Children of War by Chim

In the aftermath of the last World War, several UN Agencies were established to provide relief response to devastated countries worldwide. UNICEF commissioned an assignment for a photographer who should make a feature about the living conditions of children in Europe. The assignment was proposed in March 1948 to David Seymour who immediately set out for a trip that would bring him in the same year to Poland, Germany, Austria, Hungary, Greece and Italy.

Chim, as Seymour liked to be called, was born in the jewish community of Warsaw. But he had left Poland already in the 1930’ies. By 1948 he had become internationally recognized as a pioneering war photographer and a founding member of the legendary photographers cooperative Magnum.

chim capa

© Henri Cartier-Bresson/Magnum Photos (Chim on the left, Capa on the right)

In those days, there were still millions of refugees, undocumented and forcedly displaced people wandering through Europe in search of either their home towns or, if necessary, a new host country.  Many regions were still plagued by brutal lawlesness. Lootings, lynching parties and revenge crimes could erupt anywhere, anytime.

Chim saw that, even three years after the war, “thousands upon thousands of us are still homeless“: “There are 1.700.000 orphans in Poland, 100.000 in Warsaw alone. In Czechoslovakia there are 50.000. In 1945, In Hungary we orphans numbered 200.000 and 1.000.000 children were homeless. In Greece one out of every eight children is an orphan. There are 40.000 “sciusia” in Milan, 65.000 in Rome, 75.000 in Naples and there are 3.000.000 homeless Italian children. In France, there are 250.000 orphans …” Not less than 13 million children were living on the wild side, without any state institutions or even stable social structures providing them sufficient protection.


© David Seymour/Magnum Photos

The children he started to photograph all “had their first experience of life in atmosphere of death and destruction”. They had “passed their first years in underground shelters, bombed streets, ghettoes set on fire, refugee trains and concentration camps”. They had only known a world of fear, “instilled by men who kill”.


© David Seymour/Magnum Photos

Innumerable schools were still lying destroyed, their teachers had disappeared. “Everywhere the most elementary equipment is lacking.” There were simply not enough shoes to walk in, not enough beds to sleep in.


© David Seymour/Magnum Photos


© David Seymour/Magnum Photos

Many did not even know their native language. Countless “abondoned” children were living mostly in groups, “many carried on a black market and pilfered in order to live. The girls frequently had no other choice then to sell cigarettes or turn to prostitution. They naturally preferred that for which you, the “grown up”, paid them mostIn the neighbourhood of Rome, thousands of abandoned children were living on plunder. They were organized in bands, each with its armed leader.”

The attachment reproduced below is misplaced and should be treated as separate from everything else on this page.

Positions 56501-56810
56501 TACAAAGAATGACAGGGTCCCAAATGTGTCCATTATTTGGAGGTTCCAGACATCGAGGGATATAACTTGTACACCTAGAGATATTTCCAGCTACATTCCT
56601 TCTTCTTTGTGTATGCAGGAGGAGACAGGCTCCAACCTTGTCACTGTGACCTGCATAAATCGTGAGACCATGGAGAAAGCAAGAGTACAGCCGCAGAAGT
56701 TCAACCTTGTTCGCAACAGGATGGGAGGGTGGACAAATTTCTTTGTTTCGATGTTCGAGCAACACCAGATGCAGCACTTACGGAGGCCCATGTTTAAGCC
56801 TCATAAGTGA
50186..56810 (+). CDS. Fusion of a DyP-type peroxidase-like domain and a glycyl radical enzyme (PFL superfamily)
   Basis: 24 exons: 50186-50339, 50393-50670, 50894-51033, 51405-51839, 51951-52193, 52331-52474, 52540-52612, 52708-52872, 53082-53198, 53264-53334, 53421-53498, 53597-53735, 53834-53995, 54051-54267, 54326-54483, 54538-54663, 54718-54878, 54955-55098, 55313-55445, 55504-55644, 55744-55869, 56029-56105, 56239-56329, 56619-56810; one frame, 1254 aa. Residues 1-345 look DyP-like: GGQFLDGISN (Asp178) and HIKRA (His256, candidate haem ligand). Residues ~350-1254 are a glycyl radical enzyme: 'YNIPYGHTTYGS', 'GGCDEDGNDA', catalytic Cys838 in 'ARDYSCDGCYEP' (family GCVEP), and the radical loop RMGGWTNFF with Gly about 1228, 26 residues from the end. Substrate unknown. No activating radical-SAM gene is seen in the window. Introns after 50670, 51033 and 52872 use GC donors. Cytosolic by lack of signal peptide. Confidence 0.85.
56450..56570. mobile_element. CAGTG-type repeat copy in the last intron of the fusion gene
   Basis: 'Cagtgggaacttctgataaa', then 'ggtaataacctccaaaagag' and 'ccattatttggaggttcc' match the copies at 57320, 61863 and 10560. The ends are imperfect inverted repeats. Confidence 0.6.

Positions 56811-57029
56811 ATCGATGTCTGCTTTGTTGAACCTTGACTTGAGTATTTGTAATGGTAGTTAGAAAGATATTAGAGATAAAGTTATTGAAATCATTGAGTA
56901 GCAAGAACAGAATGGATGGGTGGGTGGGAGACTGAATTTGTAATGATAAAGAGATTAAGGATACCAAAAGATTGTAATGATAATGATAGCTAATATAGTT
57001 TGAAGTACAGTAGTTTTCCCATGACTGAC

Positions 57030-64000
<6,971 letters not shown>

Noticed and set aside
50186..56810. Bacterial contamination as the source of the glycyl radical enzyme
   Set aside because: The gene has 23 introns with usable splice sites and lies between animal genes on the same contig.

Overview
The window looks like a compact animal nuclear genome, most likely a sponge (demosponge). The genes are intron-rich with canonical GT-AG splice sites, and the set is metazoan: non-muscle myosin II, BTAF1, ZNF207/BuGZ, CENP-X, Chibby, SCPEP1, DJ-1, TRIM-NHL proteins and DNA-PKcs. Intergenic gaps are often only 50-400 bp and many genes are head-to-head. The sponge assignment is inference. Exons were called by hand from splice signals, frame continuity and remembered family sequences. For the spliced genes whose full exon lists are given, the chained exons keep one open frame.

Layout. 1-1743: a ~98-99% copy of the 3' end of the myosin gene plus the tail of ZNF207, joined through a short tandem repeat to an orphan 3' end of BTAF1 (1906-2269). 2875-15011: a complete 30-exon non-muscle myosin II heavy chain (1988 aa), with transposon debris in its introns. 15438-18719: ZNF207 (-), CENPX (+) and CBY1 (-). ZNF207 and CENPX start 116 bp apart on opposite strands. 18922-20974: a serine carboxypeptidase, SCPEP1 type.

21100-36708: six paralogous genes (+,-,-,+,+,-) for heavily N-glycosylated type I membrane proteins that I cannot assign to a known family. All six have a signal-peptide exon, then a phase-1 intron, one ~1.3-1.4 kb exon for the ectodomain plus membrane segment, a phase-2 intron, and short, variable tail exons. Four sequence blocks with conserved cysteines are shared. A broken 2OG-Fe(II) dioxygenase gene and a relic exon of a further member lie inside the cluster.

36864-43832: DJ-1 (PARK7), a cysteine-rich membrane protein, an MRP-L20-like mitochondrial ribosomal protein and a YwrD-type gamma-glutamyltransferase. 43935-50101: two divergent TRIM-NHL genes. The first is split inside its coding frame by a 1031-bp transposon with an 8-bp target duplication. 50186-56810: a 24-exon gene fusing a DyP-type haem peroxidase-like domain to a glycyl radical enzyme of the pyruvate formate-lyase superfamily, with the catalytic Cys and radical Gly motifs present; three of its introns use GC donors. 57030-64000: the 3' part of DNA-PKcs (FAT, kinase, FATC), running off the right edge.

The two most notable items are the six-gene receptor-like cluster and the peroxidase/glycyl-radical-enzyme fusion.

© David Seymour/Magnum Photos

Chim, whose parents were killed by the Nazis in the Warsaw ghetto (probably on the 19th of August 1942), and who had thus become an orphan himself, only received a small fee and a special “laissez paser” that allowed him to cross the boundaries.  But, his book, a monograph  calledChildren of Europe” was ready in 1949. It contained 54 photographs on 60 pages, had a softcover and was printed and distributed by Unesco in Paris as publication N° 403 .


© David Seymour/Magnum Photos

In 2013 the book was re-edited for the first time by Carole Naggar as “CHIM Children of War“.  Her edition contains a larger selection of the 257 film rolls Chim had shot during his trip and also some very interesting text material. Mrs. Naggar calls these pictures (depending on the case) “symbolic”, “sentimental” or “epic depictions” but I have never been struck by their generic qualities in the first place. Each time when I look at Chim’s Children of Europe I am wondering what has become of this or that child in the book. Many of them still must be alive. We know now what became of Terezka but what has become of the one-handed boy that is irresistibly laughing to Chim while learning to unbotton his shirt?


© David Seymour/Magnum Photos

There is also the moving letter “to a Grown Up”  that Chim has written as a guide to look at these pictures. In the 8-pages letter (excerpts in italics throughout this blog post), he adopts the voice of his children and he addresses the adults:

Even if you succeed in saving our lives, you will not yet have achieved the main thing. You still have to make men of us, human beings capable of living in society – not the society which we have known, but another and better society, in which children no longer will be killed by men.”

Today, when new child refugees are wandering, sometimes without their parents, through the same countries again, in the same lamentable conditions again, we are able to process the real significance of Chim’s pictures. They reaffirm the humanist tradition in photography and in doing so they defend humanist values in society.


© David Seymour/Magnum Photos

In that sense, they still force us to ask ourselves: Has the “main thing” been achieved by all those children of Europe, by us? Where is our relief for today’s refugees? It seems that Chim already had foreseen the issue: “We ourselves shall be “grown ups” in a few years and, if we then see that millions of us have been abandoned a second time, we certainly shall lose faith in that ideal for which you fought“.


© David Seymour/Magnum Photos